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“Smart” Bowery Farm transforms vacant former brownfield site in Bethlehem

Vertical agriculture saves energy and space in indoor operation

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No red barn, no fields to plow. It’s a farm but it looks like a giant warehouse.
That’s because it’s Bowery Farm Bethlehem, a smart farm housed in a 156,000-square-foot structure where plants are grown indoors in vertical stacks using artificial light and a fraction of the water that traditional farming requires.
Every step of the process from seed to final packaging is plotted and monitored with a computer operating system. For the consumer this means no pesticides, no GMOs, no need to wash produce and fresher greens and herbs.
Scientist-farmers at the Northampton County facility are men and women wearing white lab coats, hairnets, masks, and booties, washing hands, putting on gloves and stepping into water baths as they move from room to room. Reporters offered a tour of the plant had to meet the same requirements.
Gov. Tom Wolf and several Lehigh Valley dignitaries joined Irving Fain, CEO of the Manhattan-based company, at an outdoor ceremony and press conference on May 26 to celebrate the opening of the farm, which promises at least 70 new jobs for the area.
Bowery Farming has transformed a nearly 9-acre plot in Lehigh Valley Industrial Park VII on Feather Way into sustainable vertical indoor farmland designed to serve 50 million people in a 200-mile radius. A brownfields area once devoted to burning coal ash is now producing leafy greens and herbs.
This is Bowery’s third vertical farm, and its biggest, in the mid-Atlantic region. Other farms and research and development centers are in Kearny, N.J., and Nottingham, Md., but the new Bethlehem farm is the most technically advanced.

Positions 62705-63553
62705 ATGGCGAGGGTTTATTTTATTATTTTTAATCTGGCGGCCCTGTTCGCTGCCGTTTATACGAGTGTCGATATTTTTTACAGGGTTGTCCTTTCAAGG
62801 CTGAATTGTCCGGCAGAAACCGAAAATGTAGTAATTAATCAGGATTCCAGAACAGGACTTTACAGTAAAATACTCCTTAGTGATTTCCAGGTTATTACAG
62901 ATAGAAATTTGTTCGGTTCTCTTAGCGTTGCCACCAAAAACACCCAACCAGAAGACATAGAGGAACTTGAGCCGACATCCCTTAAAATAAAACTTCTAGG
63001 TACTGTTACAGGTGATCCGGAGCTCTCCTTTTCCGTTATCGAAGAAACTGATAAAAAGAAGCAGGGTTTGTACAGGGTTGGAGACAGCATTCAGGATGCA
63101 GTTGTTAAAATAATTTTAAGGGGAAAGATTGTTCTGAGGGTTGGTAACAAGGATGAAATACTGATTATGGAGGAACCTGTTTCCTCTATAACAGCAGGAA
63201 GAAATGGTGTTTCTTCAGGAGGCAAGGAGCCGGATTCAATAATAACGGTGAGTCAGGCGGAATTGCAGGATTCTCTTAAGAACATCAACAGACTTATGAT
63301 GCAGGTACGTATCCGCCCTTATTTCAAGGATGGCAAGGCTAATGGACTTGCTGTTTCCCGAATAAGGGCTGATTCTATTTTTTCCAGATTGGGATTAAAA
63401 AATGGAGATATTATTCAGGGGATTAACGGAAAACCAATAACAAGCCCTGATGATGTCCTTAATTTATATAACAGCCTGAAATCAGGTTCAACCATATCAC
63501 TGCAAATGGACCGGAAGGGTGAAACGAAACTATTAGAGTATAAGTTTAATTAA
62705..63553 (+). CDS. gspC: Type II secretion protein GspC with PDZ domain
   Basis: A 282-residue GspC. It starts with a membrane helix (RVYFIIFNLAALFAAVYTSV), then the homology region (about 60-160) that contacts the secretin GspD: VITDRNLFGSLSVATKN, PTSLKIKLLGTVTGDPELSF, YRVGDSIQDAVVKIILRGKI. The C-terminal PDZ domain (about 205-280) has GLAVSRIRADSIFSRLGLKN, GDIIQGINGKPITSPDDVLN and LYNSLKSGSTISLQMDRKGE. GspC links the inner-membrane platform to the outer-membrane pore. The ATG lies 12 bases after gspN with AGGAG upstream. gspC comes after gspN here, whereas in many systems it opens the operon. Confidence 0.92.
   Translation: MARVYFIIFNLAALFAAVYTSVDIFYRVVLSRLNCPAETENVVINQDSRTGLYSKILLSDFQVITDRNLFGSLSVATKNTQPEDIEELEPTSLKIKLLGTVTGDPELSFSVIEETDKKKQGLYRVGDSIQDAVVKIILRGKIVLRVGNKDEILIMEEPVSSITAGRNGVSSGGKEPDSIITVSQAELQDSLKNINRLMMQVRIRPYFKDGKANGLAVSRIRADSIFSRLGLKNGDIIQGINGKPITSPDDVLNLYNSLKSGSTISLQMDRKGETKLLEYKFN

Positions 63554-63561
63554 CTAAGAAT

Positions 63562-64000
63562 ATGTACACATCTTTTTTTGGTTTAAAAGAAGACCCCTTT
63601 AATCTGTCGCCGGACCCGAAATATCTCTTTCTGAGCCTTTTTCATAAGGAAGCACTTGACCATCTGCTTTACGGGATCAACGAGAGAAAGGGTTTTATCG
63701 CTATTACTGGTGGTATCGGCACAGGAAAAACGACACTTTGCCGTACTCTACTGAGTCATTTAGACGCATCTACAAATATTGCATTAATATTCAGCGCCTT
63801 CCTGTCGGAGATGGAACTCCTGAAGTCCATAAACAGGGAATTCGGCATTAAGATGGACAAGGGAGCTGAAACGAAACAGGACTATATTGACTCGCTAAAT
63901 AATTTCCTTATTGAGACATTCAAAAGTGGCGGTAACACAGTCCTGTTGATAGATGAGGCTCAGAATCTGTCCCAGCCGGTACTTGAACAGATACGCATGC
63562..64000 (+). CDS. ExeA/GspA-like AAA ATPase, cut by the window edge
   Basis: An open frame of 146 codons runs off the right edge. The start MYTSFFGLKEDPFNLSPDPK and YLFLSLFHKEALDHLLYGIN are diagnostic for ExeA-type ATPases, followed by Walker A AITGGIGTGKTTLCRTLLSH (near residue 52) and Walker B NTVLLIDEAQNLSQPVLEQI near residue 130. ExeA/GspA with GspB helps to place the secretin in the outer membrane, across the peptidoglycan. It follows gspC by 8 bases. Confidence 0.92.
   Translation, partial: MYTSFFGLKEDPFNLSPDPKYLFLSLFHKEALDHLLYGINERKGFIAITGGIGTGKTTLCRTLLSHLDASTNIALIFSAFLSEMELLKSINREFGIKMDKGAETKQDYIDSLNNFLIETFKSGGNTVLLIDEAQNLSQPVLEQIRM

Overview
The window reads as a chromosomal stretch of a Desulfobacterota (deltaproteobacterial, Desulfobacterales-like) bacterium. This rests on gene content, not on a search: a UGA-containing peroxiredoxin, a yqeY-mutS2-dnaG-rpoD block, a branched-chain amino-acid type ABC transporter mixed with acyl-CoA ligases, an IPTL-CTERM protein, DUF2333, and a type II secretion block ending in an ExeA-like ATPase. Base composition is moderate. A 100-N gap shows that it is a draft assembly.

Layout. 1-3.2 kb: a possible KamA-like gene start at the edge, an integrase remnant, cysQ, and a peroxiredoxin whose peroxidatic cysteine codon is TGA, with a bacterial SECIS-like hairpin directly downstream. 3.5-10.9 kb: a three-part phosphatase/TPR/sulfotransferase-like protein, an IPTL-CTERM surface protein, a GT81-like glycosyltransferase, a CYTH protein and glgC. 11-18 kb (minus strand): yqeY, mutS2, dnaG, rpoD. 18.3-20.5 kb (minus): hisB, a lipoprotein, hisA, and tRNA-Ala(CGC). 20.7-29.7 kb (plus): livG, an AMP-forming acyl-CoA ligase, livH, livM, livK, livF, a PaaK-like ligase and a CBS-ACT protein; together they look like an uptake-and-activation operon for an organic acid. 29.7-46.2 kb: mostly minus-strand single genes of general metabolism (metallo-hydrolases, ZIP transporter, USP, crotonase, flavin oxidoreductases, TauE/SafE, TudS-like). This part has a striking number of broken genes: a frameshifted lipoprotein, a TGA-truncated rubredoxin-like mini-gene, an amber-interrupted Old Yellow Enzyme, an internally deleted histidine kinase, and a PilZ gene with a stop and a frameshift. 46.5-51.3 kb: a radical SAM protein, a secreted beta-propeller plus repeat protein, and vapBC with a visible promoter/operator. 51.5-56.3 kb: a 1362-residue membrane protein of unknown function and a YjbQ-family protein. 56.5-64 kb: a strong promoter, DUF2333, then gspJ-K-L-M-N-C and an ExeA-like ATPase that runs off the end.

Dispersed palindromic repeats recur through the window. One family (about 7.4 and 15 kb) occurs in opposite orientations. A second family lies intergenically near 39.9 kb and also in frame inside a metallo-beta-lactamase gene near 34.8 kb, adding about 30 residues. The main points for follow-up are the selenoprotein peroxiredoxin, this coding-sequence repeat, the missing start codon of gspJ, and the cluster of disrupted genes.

Wolf said agriculture is Pennsylvania’s top industry, contributing $132.5 billion to the economy and nearly 600,000 jobs. But Bowery’s farm, he said, is taking the industry to a new level, using a brownfield site.

The Governor’s Action Team worked with Bowery to set roots for its first Pennsylvania farm in the Lehigh Valley, he said. Bowery received a funding proposal from the Department of Community and Economic Development for a $210,000 Pennsylvania First grant and a $250,000 Enterprise Zone Tax Credit through the Neighborhood Assistance Program. The company has pledged to invest more than $32 million in this project, he noted.
“This is a big thing for Pennsylvania,” the governor said. “It’s a big deal for Bethlehem’s economic revitalization.”
Fain, who founded Bowery in 2015, said, “If we’ve learned anything it is that we are in a period of unprecedented disruption and uncertainty across our climate and geopolitical circumstances, which unfortunately is going to persist.
“We are also seeing firsthand that our global food system is inextricably tied to these dynamics. At Bowery, wherever food is needed, we can grow it. We are addressing the challenges in our system by growing food smarter for more people in more places.”
Fain said the name Bowery is an adaption of and historically based on the Dutch word for farm and noted Manhattan’s Bowery area once produced crops for the entire city.
Bowery’s Bethlehem Farm is powered with 100% renewable energy and features 15% more efficient LED lighting. A state-of -the-art water recapture and filtration system has been custom-built and ensures the highest quality food safety standards. The Bowery OS, combined with proprietary farm design, custom hardware, artificial intelligence, data and robotics has increased the speed of farm operations permitting the company to grow more food smarter and year round. This will serve as a model for a planned network of farms just outside major cities.
Fain said Bowery chose the Lehigh Valley in part for its strategic location, which will enable it to deliver locally produced, pesticide-free food to market in a matter of hours. Bowery produce will soon be available to specialty and independent grocery partners throughout the region, he said.


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